ADVANTAGES OF TRAILS IN THE PORTAGE AREA

Realizing the many benefits of trails, the City of Portage has partnered with several other entities to achieve the goals of the Vision Plan of the Portage Area Trails and Heritage System (PATHS). PATHS participation includes Portage City Council, Portage Canal Preservation Society, Portage Historical Society, Portage Parks and Recreation, National Parks Service, Portage Area Chamber of Commerce, Ice Age Park and Trail Foundation, and Main Street Portage. (A copy of the vision plan is under TRAILMAPS.)
The PATHS network offers wonderful opportunities to enhance health, economic, educational, historic preservation and recreational opportunities to residents and visitors alike. Our trails will also offer alternate modes of transportation thereby reducing street traffic and pollution.
It is a fact that property values increase when near or adjacent to projects of this type. Property tax revenues also increase due to increased property values as the trails are amenities to both existing and new development.
Trail development and maintenance costs money but the jobs created and materials and supplies purchased help offset the expenses.~
Recreational activities rank as the third largest expenditure of household income after housing and food. When a tourist spends a dollar it generates almost three times that amount for the local economy. Purchase of athletic wear, equipment, transportation and food and beverages goes into the local economy.
PATHS is well on its way toward completing an eleven mile network of existing and new land trails within the city limits. The efforts include a combination of hiking, biking, walking and recreational opportunities. PATHS is also developing four canoe and kayak trails which include the Wisconsin, Fox and Baraboo rivers.
Portage already has the great advantage of several completed trails within and out of the city proper. A two and a half mile paved trail paralleling the beautiful Wisconsin River was completed as part of the recent Wisconsin River levee construction.
Local volunteers have built and maintain over twelve miles of the Ice Age Trail system. As part of this effort volunteers also constructed and maintain one of only two ADA handicapped accessible segments of the1,200 mile Ice Age Trail. This was built on city right of way with private and public revenue sharing funds. Assistance came from the city, the National Parks Service and the Wisconsin DNR.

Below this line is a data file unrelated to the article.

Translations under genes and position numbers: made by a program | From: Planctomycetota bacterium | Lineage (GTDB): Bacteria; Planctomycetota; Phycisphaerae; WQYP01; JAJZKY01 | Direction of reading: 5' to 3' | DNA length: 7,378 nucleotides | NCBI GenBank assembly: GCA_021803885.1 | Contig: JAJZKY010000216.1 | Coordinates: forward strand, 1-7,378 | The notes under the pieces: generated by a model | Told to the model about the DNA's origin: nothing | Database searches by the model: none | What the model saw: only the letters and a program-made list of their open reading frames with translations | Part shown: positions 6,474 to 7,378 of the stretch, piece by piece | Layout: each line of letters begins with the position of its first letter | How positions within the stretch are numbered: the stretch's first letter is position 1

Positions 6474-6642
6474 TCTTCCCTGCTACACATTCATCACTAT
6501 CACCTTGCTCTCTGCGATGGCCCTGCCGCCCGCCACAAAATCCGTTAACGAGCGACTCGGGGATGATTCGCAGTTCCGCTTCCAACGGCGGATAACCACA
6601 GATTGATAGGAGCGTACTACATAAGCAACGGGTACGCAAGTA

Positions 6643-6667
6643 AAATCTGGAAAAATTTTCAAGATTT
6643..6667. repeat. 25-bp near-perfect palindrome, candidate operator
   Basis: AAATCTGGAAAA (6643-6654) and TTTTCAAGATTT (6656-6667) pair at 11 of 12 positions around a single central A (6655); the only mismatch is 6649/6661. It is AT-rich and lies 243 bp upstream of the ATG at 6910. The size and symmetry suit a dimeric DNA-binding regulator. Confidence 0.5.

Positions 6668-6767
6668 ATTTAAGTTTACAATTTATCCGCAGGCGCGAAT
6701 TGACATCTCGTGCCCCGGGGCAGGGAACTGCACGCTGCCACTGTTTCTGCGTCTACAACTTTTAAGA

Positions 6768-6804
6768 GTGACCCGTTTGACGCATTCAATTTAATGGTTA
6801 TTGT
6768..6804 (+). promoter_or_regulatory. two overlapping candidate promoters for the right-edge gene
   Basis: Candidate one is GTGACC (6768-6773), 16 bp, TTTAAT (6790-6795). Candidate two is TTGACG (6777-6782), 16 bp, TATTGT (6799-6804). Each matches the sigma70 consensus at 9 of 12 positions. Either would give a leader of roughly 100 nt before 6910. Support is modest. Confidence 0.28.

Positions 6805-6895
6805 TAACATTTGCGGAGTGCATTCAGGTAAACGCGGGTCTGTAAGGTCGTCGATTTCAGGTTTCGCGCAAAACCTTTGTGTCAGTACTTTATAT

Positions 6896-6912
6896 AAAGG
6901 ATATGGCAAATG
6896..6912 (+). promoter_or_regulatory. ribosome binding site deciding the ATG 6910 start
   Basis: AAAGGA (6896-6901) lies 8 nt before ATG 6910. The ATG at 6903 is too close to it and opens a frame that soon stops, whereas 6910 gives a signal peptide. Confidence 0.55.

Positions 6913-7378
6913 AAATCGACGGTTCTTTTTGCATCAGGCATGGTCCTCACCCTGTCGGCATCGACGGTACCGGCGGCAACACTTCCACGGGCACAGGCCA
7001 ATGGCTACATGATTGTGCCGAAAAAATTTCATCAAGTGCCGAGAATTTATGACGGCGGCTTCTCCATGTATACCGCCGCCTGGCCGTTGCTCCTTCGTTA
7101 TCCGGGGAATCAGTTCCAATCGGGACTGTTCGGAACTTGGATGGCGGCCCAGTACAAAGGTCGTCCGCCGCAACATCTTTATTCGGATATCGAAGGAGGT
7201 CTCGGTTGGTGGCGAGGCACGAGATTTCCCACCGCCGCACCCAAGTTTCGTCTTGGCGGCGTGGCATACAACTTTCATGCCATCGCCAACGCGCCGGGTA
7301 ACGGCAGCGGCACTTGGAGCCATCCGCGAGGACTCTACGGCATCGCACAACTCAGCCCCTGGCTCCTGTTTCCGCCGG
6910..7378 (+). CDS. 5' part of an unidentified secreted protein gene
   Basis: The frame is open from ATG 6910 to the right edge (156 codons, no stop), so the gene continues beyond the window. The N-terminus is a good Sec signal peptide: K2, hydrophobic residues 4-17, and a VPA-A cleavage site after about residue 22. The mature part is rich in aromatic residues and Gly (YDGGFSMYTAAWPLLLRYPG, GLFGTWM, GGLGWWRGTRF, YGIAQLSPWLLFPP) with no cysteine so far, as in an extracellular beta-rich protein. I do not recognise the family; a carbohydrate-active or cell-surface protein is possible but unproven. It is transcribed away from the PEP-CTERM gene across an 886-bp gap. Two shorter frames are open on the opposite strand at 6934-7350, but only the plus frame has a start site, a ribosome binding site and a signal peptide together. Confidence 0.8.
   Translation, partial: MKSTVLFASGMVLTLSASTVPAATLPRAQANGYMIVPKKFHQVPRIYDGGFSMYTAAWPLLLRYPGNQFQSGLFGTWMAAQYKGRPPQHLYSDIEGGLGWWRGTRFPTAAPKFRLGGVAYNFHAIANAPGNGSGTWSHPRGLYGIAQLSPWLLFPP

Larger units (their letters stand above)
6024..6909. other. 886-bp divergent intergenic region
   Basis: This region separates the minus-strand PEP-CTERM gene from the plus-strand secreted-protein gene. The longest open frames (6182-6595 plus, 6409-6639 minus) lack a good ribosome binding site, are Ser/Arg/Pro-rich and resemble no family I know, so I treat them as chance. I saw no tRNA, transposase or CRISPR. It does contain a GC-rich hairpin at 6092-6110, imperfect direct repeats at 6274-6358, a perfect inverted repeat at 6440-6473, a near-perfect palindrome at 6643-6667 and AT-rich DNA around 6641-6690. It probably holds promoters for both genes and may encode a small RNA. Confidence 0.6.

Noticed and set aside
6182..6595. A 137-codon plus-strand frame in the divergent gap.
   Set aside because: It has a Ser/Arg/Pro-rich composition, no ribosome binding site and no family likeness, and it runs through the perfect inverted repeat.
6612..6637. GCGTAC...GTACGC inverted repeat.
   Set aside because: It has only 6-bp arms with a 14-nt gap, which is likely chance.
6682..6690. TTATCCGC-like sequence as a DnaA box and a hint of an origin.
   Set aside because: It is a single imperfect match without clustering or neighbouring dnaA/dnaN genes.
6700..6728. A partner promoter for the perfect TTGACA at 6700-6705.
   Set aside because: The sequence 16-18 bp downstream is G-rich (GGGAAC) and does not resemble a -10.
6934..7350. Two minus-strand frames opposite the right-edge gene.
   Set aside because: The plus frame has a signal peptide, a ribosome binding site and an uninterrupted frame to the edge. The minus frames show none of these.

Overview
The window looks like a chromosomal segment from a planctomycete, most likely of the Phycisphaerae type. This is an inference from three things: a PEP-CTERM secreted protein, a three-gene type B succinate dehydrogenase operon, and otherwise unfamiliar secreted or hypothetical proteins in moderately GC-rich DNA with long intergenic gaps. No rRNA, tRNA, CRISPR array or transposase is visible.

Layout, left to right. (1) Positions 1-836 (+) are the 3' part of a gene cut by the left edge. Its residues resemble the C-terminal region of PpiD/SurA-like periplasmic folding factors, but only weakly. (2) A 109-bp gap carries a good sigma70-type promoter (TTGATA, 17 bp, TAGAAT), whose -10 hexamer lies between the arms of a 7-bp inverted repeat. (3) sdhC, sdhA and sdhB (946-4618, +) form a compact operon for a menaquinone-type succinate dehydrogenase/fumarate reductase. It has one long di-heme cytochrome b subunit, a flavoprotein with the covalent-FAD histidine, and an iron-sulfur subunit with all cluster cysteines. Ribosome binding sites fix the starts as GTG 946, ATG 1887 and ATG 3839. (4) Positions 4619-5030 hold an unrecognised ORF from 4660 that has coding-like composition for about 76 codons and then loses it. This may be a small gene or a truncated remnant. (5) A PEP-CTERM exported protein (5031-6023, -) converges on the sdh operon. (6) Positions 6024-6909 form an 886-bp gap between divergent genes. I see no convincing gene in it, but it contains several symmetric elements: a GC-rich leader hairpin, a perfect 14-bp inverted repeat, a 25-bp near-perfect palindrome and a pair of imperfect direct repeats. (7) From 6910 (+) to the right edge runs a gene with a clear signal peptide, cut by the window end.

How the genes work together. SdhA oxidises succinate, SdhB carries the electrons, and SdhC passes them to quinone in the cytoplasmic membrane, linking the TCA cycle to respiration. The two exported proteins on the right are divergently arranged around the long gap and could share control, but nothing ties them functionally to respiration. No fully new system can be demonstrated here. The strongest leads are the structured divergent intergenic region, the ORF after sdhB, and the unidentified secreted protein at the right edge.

Our Downtown and Waterfront Walking Tour is considered among the best in the country. I have enclosed a copy of a new tour guide for this that was recently completed through volunteer efforts and city participation in funding. This guide will be included inside 25,000 Portage Community and Visitors guides that will be widely distributed in south central Wisconsin during 2005.
We in are now in the middle of a major redevelopment of the historic Portage Canal and adjacent trail system. The canal is the only one in Wisconsin and it, with the historic Native American portage that it replicates played a major part in the westward development of our country.
This project when completed will be the spine of the PATHS network and will do much to increase all the benefits listed above. We are in need of additional funding to work toward completing the network and ask your assistance in this effort.

 

THE SIGNIFICANCE OF THE PORTAGE

Wisconsin Public Television 2005
Portage Stories
Dr. William Cronon, University of Wisconsin History Department, Madison, Wisconsin

 

In Portage Wisconsin the signs of history are everywhere. The town has much more than its share of monuments, markers, and historic districts. Here it seem like the past is never far behind. Before there where cars, before there where trains, or roads, long distance travel took place on water and rivers were the highways. At Portage, by a quirk of nature, two of these river highways, the Fox and the Wisconsin flow very close together.

One of the things that is so remarkable about this location, which for many decades, centuries even, was called “The Portage”. It is one of the very few places in the North American continent where you can walk just 2,700 paces, it’s a mile and a quarter over flat ground, and by so doing can connect two of the most important water sheds of the eastern part of this continent. So that you can travel from the Gulf of the St. Lawrence all the way to the Gulf of Mexico simply by carrying a canoe across that very short, flat patch of ground.

In 1673 the French explorers Marquette and Joliet passed through, “The Portage” on their way to the Mississippi River. 

If you stand on the bridge over the Fox River, where State Highway 33 crosses that river, and then drive south toward the Wisconsin River on what looks to be a very, very ordinary suburban street, past the Fair Ground in Portage, it doesn’t look remarkable at all. It is only when you know that, that was the route that in 1673 Marquette and Joliet crossed in order to link the St. Lawrence with the Mississippi. And there by discover for European historical purposes the great central river of North America, the Mississippi. It’s only when you know that do you realize just how important this is. That suburban street is a footpath 10,000 years old. It is one of the most ancient corridors of human travel anywhere in North America.

This website was prepared and is maintained by the P.A.T.H.S. organization and is not affiliated with the City of Portage, WI. Unless expressly stated otherwise, the findings, interpretations, documents, opinions and conclusions expressed in this website are those of the P.A.T.H.S. organization who prepared the work and do not necessarily represent the views of or are endorsed by The City of Portage, WI. 

 

 

 

HIKE INTO HISTORY
PADDLE INTO HISTORY